There are several routes. They can include the Russian Arctic: the Franz Josef Land archipelago, appearing in many Soviet-era Arctic exploration movies, Greenland, Iceland, and Spitzbergen. The trip to the North Pole is of course the most memorable and unique of all.
What do travelers do during the trip?
A cruise expedition is more than just recreation. It's like living the life of an adventurer, albeit for a short period of time. This is what's unique about a cruise expedition.
The main objective is to see the unique animal life and visit places that are out of reach for ordinary tourists, see things that you could only watch on TV before. For instance, we offer the possibility to visit the first-ever polar station or an indigenous village of Inuits. A polar bear with her cubs can come really close to the ship or be spotted among a hundred whales. Life onboard is also spectacular: lectures by geologists, marine biologists and historians are a wonderful opportunity to learn new things about the region. People find each other and find each other's company interesting. But our travelers are free to do what they want on the ship: some like to spend their evenings listening to live music in the bar, some play cards, while others sort through the photos they've taken. Our travelers are never bored and always have things to do, which is attributable not just to our efforts, but also to the mindset of our fellow travelers.
How safe is Arctic tourism?
Here's how I respond to this question: "You think that adventures are dangerous? Living a routine life is what can really kill you." Arctic tourism is no different from any other kind of tourism in terms of risk. There is no danger for the traveler. This is why I said in the beginning of the interview that we have nothing to do with anything extreme. A doctor is on board at all times. Generally, if you follow the simple rules and the advice of the crew, you'll be totally safe.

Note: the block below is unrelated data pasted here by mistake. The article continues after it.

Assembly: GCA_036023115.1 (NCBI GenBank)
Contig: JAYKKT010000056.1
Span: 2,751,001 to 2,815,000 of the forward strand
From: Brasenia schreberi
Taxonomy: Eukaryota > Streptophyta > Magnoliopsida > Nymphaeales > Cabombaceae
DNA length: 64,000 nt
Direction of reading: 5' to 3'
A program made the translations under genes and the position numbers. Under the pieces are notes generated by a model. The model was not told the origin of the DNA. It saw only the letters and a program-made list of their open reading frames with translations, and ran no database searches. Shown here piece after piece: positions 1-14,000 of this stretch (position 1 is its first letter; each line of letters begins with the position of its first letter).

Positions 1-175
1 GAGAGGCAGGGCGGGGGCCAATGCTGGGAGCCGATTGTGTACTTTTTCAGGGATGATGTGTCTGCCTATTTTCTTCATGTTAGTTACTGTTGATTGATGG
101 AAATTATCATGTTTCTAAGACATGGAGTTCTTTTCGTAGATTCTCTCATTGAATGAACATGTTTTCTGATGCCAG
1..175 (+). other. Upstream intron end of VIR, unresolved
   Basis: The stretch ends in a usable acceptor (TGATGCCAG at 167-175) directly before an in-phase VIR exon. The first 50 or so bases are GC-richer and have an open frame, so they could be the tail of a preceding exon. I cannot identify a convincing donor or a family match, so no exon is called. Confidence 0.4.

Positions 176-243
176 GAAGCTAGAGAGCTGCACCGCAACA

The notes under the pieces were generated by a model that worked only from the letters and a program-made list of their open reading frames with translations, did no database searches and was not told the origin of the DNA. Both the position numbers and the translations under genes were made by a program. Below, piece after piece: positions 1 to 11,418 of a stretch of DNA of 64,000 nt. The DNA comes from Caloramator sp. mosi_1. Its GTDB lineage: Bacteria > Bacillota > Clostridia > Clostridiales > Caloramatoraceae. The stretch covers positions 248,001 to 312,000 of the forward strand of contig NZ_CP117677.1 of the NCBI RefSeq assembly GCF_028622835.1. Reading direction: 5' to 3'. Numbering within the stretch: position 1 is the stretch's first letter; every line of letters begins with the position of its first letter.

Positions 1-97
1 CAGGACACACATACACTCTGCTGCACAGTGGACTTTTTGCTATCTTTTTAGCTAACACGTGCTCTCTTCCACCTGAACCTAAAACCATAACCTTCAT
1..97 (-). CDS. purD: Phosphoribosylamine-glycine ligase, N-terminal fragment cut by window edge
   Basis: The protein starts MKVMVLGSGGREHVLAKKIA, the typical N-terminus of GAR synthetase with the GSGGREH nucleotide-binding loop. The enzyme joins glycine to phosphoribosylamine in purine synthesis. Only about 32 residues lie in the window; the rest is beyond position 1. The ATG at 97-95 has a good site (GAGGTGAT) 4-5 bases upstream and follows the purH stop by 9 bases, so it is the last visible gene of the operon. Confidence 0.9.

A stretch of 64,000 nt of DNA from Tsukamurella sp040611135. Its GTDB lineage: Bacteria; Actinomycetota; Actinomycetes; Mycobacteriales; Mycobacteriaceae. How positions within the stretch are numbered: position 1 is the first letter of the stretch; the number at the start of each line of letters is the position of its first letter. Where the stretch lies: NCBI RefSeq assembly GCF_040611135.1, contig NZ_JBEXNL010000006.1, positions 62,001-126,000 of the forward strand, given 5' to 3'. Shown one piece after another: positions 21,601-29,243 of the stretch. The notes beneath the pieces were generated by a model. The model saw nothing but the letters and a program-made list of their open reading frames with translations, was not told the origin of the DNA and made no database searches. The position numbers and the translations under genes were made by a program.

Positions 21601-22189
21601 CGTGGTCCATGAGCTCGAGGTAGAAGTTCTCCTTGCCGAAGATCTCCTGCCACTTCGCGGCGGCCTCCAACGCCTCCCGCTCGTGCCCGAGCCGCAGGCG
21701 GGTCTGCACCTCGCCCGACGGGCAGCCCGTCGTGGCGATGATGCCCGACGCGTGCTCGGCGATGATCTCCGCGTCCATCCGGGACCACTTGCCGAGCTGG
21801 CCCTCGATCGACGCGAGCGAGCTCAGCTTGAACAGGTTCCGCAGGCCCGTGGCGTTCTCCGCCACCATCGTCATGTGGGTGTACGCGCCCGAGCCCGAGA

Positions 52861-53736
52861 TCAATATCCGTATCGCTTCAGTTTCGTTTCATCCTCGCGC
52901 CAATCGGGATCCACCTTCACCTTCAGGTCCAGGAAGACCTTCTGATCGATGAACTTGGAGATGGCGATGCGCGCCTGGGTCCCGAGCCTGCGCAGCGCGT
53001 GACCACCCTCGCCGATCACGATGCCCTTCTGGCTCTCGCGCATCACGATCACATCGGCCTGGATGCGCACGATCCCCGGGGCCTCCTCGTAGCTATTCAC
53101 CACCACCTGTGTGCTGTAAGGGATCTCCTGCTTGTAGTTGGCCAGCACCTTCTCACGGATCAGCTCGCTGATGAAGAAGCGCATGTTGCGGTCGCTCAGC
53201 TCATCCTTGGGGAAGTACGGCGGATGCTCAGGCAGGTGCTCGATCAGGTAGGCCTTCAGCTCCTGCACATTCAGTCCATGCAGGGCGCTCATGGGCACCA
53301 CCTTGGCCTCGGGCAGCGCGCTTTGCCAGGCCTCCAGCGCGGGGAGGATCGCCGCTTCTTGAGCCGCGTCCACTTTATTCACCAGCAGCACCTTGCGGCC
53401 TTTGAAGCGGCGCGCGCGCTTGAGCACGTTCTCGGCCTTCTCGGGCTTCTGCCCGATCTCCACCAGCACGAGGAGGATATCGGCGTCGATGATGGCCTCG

Tell us a little bit about the company. How did the idea of taking tourists to the Arctic and the Antarctic start? How do you set the prices for these cruises?
Our company has been around for 22 years. We started by chartering cargo vessels and transporting cargo by sea as a shipping company. In the mid-1990s, at a time of economic uncertainty for the country, when many ships weren't used, the Murmansk Maritime Shipping Company proposed that we organize cruises on icebreakers.
In fact, the first cruise expeditions date back to the 1960s, so there's nothing new about it, but for us, Russians, this was something new. I was inspired by Lars-Eric Lindblad who pioneered this kind of travel. He was regarded as one of the most creative people in these cruises. He had the idea of sending people on cruises to the most distant and challenging destinations, such as the Antarctic, the Arctic, Easter Island, the Galapagos Islands, etc. He was also behind the idea of ecotourism. I can't forget what he said when there were attempts to restrict tourism: "Travel in my opinion is not ordinary trade. Travel is a way of communicating. To restrict travel is like burning books or imprisoning journalists."
All this led us to organize cruise expeditions. Having grown up in the USSR, I saw a lot of movies on Arctic exploration. Every boy dreamt about getting there, and I was no exception. So when I first got there fulfilling my dreams, I wanted to share this feeling and tell everyone that it's not that complicated or as far away as it might seem. Today there are practically no borders, everything is nearby. Understanding what to strive for is all it takes.
Prices of our cruises start at 200 000 rubles, and go into the millions, as is the case, for example, of the North Pole cruise. Logistics arrangements are usually more complex than an onshore route, which leads to higher prices. Prices vary depending on the destination and the duration. Once you try it and like it, nothing will stop you. After that, you'll never want to have a regular beach vacation again.